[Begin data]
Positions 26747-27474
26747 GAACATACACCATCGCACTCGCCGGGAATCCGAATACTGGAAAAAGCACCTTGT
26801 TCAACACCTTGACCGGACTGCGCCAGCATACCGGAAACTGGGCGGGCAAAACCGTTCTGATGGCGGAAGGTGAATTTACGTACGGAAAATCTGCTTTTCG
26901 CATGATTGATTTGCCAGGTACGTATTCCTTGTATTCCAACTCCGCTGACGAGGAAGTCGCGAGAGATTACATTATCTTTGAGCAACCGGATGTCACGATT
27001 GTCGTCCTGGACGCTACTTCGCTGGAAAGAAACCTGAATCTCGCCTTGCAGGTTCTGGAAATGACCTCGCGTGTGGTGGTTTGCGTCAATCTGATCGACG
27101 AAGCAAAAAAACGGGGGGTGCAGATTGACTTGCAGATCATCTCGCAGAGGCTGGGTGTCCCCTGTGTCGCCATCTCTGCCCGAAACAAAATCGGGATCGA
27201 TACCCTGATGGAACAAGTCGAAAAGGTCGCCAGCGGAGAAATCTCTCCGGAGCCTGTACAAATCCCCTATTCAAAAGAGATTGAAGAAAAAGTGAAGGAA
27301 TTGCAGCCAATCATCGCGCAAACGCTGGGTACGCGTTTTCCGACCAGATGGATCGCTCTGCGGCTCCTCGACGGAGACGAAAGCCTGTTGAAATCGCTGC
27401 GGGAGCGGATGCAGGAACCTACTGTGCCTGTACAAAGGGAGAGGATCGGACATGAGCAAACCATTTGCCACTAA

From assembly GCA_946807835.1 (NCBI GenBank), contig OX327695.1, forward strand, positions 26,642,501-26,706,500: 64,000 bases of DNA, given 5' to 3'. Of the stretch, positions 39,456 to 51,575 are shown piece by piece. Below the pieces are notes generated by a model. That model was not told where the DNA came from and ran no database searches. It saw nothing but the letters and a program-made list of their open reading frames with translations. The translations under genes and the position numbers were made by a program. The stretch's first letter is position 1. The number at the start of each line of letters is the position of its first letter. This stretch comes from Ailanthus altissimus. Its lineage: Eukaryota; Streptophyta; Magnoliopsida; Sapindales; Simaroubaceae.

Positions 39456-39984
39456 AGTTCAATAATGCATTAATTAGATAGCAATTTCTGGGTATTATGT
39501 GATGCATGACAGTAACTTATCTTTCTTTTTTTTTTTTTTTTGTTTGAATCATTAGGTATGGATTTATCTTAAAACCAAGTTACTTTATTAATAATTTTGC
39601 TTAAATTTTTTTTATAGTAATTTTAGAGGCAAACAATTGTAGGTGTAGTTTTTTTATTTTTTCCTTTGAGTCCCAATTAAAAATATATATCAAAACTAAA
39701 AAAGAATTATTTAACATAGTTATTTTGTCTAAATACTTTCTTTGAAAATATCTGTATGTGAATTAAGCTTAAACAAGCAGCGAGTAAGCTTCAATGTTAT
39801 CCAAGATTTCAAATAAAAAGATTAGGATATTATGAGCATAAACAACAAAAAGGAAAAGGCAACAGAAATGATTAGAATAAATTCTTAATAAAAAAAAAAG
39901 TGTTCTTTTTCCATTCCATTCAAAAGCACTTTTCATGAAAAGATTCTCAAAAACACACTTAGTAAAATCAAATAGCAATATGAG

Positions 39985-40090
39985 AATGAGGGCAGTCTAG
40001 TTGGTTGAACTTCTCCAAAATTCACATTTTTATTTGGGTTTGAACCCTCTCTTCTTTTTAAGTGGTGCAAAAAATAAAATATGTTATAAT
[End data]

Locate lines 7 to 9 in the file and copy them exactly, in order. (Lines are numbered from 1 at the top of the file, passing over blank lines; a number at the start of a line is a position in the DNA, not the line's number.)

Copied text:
27201 TACCCTGATGGAACAAGTCGAAAAGGTCGCCAGCGGAGAAATCTCTCCGGAGCCTGTACAAATCCCCTATTCAAAAGAGATTGAAGAAAAAGTGAAGGAA
27301 TTGCAGCCAATCATCGCGCAAACGCTGGGTACGCGTTTTCCGACCAGATGGATCGCTCTGCGGCTCCTCGACGGAGACGAAAGCCTGTTGAAATCGCTGC
27401 GGGAGCGGATGCAGGAACCTACTGTGCCTGTACAAAGGGAGAGGATCGGACATGAGCAAACCATTTGCCACTAA